And we have an app! Well almost, we've not discussed where these Msgs will be coming from. There's a bit of JavaScript responsible for that, which I'll talk more about in a bit. Those wanting to peek ahead can check out the time slider source code.

Second example, a polygon editor

Our second example is a tool for editing polygons. We want users to be able to pick up a vertex of a polygon and move it somewhere else.

Dragging a vertex of a polygon

See those vertices? Those sure look like draggables! But these vertices are small and easy to miss, so we'd want our draggables to be bigger. We could achieve this by making the draggables invisible div elements centered on these vertices, but that gets us in trouble when the div elements are so close they overlap. At that point a click won't select the closest vertex but the top vertex.

We're going to leave those draggables in the toolbox and see how far we can get without them. As usual we start by defining a model to store the polygon we're editing.

type alias Model =
    { polygon : Polygon
    , draggedVertex : Maybe Id
    }


type alias Polygon =
    Dict Id Coords


type alias Id =
    Int

The drag starts when the user presses down on a vertex to select it. For this we'll need to calculate the vertex closest to the cursor, which we can do if we know the positions of the cursor and all vertices. Lets create a Msg type that contains those positions. We can reuse the Coords and Rect types from the previous example.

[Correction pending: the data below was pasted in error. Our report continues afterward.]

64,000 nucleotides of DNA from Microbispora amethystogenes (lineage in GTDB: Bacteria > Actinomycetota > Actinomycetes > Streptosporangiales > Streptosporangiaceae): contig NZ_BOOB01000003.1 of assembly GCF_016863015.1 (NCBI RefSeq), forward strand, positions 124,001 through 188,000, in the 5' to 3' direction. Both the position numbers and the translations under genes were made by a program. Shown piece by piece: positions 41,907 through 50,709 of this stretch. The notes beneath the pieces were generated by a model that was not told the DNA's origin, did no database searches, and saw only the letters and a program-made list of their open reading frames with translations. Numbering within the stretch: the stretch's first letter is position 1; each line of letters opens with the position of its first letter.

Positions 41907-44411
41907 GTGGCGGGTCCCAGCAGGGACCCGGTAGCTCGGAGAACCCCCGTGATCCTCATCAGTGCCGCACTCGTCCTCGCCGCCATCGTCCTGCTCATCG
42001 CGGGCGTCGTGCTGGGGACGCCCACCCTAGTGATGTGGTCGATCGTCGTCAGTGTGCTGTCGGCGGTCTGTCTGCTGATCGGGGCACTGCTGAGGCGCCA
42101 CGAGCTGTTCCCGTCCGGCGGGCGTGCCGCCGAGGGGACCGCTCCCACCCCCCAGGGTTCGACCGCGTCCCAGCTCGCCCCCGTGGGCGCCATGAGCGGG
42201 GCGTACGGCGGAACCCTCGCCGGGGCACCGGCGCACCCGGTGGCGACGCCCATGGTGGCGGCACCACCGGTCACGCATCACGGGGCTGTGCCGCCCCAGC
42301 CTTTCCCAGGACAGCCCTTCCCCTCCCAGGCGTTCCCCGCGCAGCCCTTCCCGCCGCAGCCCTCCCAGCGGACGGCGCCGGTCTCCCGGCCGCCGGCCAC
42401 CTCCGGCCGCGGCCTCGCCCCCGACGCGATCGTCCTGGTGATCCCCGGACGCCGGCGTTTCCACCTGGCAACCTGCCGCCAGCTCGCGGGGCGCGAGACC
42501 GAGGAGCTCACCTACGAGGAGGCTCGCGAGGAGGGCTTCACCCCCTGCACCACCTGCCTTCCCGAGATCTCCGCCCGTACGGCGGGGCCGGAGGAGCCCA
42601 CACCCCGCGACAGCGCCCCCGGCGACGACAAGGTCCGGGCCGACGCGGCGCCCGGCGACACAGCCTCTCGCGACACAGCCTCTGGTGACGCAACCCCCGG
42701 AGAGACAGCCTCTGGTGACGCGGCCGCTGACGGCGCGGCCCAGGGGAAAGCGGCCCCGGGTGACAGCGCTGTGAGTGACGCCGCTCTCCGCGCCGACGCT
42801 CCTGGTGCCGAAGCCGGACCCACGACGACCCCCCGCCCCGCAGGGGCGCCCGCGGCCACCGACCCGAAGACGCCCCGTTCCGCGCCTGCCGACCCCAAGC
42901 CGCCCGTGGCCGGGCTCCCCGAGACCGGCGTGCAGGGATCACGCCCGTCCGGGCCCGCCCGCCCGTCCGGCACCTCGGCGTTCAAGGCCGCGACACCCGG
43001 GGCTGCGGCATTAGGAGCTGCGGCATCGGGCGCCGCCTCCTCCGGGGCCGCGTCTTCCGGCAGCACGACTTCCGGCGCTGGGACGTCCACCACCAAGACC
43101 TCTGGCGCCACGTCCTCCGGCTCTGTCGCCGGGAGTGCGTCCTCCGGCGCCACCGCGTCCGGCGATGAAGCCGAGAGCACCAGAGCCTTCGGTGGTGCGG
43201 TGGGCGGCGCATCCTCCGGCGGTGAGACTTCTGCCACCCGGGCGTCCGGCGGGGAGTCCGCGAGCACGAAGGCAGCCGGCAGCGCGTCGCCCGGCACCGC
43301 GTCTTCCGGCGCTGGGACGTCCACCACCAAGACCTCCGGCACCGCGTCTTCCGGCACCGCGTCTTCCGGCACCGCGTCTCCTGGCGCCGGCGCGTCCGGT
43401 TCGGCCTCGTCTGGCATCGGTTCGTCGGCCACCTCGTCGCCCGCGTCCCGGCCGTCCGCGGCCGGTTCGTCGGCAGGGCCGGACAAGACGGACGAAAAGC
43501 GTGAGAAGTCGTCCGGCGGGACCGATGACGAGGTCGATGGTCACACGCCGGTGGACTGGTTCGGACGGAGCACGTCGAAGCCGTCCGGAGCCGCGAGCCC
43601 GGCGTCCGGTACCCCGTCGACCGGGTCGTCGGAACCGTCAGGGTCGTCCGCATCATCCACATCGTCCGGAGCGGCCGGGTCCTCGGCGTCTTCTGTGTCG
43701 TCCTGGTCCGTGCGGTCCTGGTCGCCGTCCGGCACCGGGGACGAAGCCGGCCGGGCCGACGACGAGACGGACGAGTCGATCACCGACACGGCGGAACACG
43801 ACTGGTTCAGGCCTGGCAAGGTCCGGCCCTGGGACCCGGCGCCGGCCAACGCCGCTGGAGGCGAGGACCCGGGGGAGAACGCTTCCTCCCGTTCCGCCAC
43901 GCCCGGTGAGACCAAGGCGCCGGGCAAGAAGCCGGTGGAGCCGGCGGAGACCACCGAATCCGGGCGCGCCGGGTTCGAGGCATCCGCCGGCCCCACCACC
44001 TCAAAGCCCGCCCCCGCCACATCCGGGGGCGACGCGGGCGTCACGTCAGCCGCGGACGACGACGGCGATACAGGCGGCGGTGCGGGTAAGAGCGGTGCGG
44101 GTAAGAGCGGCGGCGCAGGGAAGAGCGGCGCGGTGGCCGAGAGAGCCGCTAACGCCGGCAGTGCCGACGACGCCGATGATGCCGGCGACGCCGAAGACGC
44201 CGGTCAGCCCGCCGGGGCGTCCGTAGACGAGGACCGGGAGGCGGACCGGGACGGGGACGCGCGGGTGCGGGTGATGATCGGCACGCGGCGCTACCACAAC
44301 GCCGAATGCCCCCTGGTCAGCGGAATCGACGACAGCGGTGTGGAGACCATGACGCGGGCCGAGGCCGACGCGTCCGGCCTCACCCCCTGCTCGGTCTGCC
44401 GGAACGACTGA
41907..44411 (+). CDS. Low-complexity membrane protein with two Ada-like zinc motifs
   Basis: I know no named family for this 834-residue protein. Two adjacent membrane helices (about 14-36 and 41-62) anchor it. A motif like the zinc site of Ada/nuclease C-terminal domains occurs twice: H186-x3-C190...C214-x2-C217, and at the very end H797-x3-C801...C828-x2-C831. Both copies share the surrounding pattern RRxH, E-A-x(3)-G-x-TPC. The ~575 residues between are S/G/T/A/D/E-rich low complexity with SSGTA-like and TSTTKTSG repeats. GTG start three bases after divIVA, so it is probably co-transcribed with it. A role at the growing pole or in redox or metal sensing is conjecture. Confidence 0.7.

type alias Msg =
    { event : DragEvent
    , cursor : Coords
    , handlers : List ( Id, Rect )
    }


type DragEvent
    = Start
    | Move
    | Stop

Perfect! Now we can calculate the rectangle closest to the cursor when the user clicks.

closestRect : Coords -> List ( id, Rect ) -> Maybe id
closestRect cursor handlers =
    handlers
        |> List.map (Tuple.mapSecond (distance cursor << center))
        -- Find the vertex closest to the cursor.
        |> List.sortBy Tuple.second
        |> List.head
        |> Maybe.map Tuple.first


center : Rect -> Coords
center =
    Debug.todo "Implementation omitted for brevity"


distance : Coords -> Coords -> Float
distance =
    Debug.todo "Implementation omitted for brevity"

Once we have found the vertex the user picked up we have to move it to the cursor on every Move event. The resulting update function looks like this.

update : Msg -> Model -> Model
update { event, cursor, handlers } model =
    case event of
        Start ->
            { model
                | draggedVertex =
                    handlers
                        |> List.filter
                            (\( _, handler ) ->
                                distance cursor (center handler) < 25
                            )
                        |> closestRect cursor
            }